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Actress Jessica Wells, sister of actor Damon Wells, is on top of her form except when her husband Vance is around. When Vance takes her to the apartment of a theatrical producer she comes home incoherent and Vance is found dead in the vanished producer's hotel suite. Written by
Ed Stephan <email@example.com>
George S. Kaufman was one of the towering figures of 20th Century American theater. He occasionally lent his enormous talent to Hollywood as in the Marx Brothers'"A Night at the Opera," but he is best known for adaptations of his theater work. Kaufman frequently worked with collaborators as varied as Moss Hart and Edna Ferber and here combined his prodigious talent with a fellow member of the renowned Algonquin Round Table, acerbic critic Alexander Woollcott. The resultant thriller with comic overtones, "The Dark Tower," reminds the viewer of "Sleuth," a great showcase for actors with a flair for theatrics and makeup.
Like "Sleuth" its impact comes from the revelation rather late in the play that one actor has been playing dual roles, but "The Man with Two Faces" telegraphs that surprise because of the very nature of the film medium. Even the most casual viewer will realize quite quickly that Damon Wells and Jules Chautard are both played by Edward G. Robinson after the first close-up of the bearded Frenchman. The film's producers seem to have conceded that point with the changeover to the title "The Man with Two Faces" in order to promote contract player Robinson as a deserving successor to Lon Chaney. So what is the movie's great appeal?
Although the storyline comes out of 19th Century melodramatic tradition, the actors tackle their roles with such enthusiasm, the film becomes a guilty pleasure.
Mary Astor is Jessica Wells, a beautiful and talented actress returning to the stage after a three year absence due to an undisclosed mental breakdown. Although her triumphal comeback seems certain, family and friends are shocked when Vance, her long-lost husband, shows up at the family home. Louis Calhern plays this slimy character with flamboyant relish as Vance immediately exerts his influence on the usually vivacious Jessica. She is Trilby to his Svengali as she immediately reverts to a sleepwalking automaton blindly obeying his every wish.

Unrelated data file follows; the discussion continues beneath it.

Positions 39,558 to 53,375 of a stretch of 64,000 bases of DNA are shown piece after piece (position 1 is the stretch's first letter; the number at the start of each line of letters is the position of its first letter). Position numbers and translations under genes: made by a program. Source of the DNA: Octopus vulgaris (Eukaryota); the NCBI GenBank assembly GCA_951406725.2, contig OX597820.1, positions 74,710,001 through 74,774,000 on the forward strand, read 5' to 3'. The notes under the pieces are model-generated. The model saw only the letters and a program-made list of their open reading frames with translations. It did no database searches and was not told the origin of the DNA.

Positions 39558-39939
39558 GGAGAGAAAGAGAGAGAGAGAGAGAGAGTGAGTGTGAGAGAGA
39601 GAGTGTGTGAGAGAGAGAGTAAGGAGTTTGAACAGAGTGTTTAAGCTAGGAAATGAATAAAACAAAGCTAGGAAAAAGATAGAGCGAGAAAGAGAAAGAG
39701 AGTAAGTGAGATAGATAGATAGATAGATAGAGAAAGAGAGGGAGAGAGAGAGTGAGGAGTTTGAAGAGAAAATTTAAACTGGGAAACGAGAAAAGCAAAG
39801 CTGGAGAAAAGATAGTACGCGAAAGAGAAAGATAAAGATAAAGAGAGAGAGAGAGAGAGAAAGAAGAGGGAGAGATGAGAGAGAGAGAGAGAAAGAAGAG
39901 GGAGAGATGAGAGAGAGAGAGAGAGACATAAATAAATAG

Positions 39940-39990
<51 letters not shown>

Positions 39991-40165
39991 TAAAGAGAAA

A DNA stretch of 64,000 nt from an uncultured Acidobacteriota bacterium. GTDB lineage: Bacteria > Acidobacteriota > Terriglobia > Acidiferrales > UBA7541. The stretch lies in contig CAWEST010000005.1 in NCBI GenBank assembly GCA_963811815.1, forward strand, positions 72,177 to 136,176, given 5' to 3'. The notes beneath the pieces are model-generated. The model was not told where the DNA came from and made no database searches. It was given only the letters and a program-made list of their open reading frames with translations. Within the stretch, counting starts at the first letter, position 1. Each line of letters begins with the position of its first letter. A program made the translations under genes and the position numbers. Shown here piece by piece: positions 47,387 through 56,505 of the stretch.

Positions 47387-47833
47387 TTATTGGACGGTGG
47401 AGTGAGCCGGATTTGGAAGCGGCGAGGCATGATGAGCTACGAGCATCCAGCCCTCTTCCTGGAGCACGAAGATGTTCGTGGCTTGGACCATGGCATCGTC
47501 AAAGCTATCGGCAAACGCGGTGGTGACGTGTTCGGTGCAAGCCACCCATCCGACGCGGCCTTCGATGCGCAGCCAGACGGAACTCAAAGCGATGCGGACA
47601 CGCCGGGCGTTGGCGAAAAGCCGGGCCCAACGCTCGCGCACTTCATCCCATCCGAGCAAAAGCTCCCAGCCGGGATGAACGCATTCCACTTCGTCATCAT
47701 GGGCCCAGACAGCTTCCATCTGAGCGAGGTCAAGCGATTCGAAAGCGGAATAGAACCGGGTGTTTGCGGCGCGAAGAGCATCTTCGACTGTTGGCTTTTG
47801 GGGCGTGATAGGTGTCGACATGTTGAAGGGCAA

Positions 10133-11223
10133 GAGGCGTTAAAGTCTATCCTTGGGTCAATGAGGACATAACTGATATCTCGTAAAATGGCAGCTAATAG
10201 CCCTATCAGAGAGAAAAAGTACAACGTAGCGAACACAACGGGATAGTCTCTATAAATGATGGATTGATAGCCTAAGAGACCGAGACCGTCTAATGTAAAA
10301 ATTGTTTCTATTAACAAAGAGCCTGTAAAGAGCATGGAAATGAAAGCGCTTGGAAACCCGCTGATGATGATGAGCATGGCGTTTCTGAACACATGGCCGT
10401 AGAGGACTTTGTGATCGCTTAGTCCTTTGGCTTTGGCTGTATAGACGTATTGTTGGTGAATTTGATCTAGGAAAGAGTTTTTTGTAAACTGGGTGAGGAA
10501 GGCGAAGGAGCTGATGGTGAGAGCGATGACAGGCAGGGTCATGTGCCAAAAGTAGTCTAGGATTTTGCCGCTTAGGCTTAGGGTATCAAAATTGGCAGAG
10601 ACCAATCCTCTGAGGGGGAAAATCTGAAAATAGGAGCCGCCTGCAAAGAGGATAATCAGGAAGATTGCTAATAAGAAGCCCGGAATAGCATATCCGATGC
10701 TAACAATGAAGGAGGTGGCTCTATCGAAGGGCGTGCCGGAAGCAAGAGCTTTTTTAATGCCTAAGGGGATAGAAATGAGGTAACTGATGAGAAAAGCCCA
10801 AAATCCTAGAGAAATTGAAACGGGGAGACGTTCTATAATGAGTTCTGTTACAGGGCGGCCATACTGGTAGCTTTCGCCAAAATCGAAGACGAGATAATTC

The authors never make clear what the hold Vance has on her is, but hints of a Caliostro-like hypnotic power are suggested. The avaricious and opportunistic Vance has heard that his estranged wife holds half the rights to the current play, a prospective mega-hit with her in the cast, but a sure flop with Jessica in her current somnambulist state. Calhern plays the vain, larcenous conman with obvious over-the-top élan. He feeds cheese to the pet mice he carries with him in a cage, threatens to kick in the head of an elderly housekeeper, punches his wife in the face with a pinkie ring, and orders garishly gaudy silk ties on the family's dime.
Robinson plays Jessica's loyal but alcoholic brother, who goes on the wagon to lend his theatrical prestige and expertise to his sister's comeback while helping her to reclaim her talent as her on-stage acting coach. He quickly realizes that the viperous Vance must be dealt with once and for all (crunched "underfoot on the sidewalk" according to Jessica's manager, Ricardo Cortez), so he enters into an elaborate sting that will get rid of the vermin-like Vance permanently.
The bravura of Calhern's enjoyably shameless overplaying is balanced by Robinson's subtle underplaying, and several of the supporting roles are extremely well done -- especially Arthur Landau as an homicide detective, Emily Fitzroy as a crusty housekeeper, and Warner favorite Mae Clarke as Robinson's low-rent girlfriend.
In order to substitute for the loss of the play's original surprise revelation of the dual role, the authors have substituted a wryly ironic denouement, surprisingly satisfying for this highly enjoyable Pre-Code black comedy.
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